Archive: kid apps

Kids Apps: Ads, Upsells, and Privacy

With more than 700,000 apps in Apple’s app store, it can be hard to decide which apps are suitable for your child to use. Here are some aspects to consider before allowing children and teens to download new apps.
Educational value
Some games are educational, but most apps aren’t designed to teach new skills. It’s important to make a decision about how educational you want your child’s experience to be before handing over the phone.
In-app Advertisements
Most free apps make money through advertisements, but services such as AdMob and iAd don’t offer creators any control over the ads displayed. Because ad content isn’t chosen by the developers, unrelated (and even adult) content can show up in apps aimed at a younger audience. For younger children, the best option is to avoid ad-supported apps entirely by upgrading to a paid version or simply using a different app.
Paid Content
Speaking of upgrades, what about apps that constantly alert kids and ask them to buy paid content? SpongeBob Diner Dash was removed from the Apple App Store earlier this week after complaints from parents about the game’s promotional notifications. Thankfully, app descriptions are typically up-front about what paid upgrades are available.
Major newspapers around the country have reported on privacy holes in popular mobile apps. Earlier this month, the FTC called the lack of transparency from app creators “disappointing”. According to the FTC, mobile apps intended for children have been found to track phone numbers, contact list, call logs, and even track the location of the device.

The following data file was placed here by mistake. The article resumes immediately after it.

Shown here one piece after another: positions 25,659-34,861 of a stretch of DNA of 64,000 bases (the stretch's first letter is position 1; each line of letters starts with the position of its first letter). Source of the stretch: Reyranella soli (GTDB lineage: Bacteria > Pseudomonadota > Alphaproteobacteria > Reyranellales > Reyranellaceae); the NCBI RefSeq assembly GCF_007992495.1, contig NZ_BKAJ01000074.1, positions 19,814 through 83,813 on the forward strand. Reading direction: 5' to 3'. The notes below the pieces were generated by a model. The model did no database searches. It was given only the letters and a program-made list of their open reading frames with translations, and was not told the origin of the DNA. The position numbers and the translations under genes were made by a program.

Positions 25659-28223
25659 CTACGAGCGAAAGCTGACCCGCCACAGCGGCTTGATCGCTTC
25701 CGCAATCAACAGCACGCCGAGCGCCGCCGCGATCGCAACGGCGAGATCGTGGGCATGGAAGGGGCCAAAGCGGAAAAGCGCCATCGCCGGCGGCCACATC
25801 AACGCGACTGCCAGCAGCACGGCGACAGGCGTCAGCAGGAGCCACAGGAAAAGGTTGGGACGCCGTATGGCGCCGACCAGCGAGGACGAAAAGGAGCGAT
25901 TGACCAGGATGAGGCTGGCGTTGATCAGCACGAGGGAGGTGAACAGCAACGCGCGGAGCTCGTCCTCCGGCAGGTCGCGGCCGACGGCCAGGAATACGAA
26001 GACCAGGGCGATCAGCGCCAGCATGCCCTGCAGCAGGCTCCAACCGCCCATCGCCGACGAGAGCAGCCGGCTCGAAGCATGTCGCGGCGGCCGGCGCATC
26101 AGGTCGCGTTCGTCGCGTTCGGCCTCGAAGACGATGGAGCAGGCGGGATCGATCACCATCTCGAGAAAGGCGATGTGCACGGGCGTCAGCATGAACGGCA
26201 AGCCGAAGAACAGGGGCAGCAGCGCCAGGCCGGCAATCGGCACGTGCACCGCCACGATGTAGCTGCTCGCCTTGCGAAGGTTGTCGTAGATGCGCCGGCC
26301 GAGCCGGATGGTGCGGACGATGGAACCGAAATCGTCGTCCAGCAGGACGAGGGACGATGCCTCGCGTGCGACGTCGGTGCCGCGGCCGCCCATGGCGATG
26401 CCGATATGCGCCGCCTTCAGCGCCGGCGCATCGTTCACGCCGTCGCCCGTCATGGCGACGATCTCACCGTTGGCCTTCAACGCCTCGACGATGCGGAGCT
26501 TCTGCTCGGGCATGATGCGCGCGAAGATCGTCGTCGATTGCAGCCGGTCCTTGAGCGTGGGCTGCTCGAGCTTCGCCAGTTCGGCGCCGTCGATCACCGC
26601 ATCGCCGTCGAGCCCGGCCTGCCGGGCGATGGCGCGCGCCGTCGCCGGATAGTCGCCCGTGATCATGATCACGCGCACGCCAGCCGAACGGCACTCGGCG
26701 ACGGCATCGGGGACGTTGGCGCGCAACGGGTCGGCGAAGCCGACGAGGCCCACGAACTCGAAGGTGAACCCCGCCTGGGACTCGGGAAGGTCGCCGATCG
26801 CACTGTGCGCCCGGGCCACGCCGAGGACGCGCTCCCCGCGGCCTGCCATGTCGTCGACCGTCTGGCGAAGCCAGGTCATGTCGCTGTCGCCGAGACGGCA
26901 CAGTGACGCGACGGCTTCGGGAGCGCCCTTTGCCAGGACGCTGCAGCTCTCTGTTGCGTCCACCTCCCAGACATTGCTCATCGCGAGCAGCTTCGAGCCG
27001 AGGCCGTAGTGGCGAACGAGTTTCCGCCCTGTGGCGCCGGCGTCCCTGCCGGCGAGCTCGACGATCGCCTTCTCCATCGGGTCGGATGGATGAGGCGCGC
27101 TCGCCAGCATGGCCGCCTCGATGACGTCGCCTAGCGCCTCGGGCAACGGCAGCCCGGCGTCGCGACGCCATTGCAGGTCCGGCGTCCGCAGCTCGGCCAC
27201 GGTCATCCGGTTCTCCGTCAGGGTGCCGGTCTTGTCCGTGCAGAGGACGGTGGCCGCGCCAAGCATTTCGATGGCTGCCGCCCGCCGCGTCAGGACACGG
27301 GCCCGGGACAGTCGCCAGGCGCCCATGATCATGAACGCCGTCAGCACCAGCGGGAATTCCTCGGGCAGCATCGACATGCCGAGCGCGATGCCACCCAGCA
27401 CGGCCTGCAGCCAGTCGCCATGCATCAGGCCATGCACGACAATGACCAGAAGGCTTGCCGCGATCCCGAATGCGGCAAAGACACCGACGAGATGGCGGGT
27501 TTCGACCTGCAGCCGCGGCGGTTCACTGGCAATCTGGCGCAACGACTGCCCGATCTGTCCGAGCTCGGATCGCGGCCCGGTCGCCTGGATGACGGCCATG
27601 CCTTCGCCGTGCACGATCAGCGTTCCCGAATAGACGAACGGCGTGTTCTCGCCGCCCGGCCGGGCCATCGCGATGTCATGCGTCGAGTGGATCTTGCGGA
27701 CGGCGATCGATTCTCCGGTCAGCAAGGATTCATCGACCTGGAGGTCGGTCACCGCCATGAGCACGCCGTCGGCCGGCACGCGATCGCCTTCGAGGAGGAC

For those of us with older children, mobile privacy remains an issue, and the solution isn’t always clear. Even games that don’t require the user’s physical location, such as Angry Birds, frequently track them for marketing reasons. The Wall Street Journal published a report on some of the most popular apps, and found that even simple dictionary apps can transmit location to third parties.
Apple’s built-in restrictions offer only the most basic options, and require that you remember a password to make changes. If you forget this password, the device must be wiped and everything set up from scratch. AppCertain offers a better solution. AppCertain created a free service that helps parents monitor which apps get installed on a family’s iPad, iPhone, or iPod Touch. It takes seconds to create an account and install the security profile on the devices you want to monitor. After following these simple steps, AppCertain will send you an email within 24 hours every time a new app is downloaded. This email will have descriptions of the apps being installed, plus extra information like:
Educational content
Whether the app tracks location
Does the app display advertisements?
How much the app costs
AppCertain is working on innovative ways for you to manage your family’s mobile devices. Simple instructions on signing up for free app monitoring service are available here.
Griffin Boyce of AppCertain is an expert on privacy and anonymity, and has been interviewed by The Washington Post and CNET on these topics. He is also an app developer.

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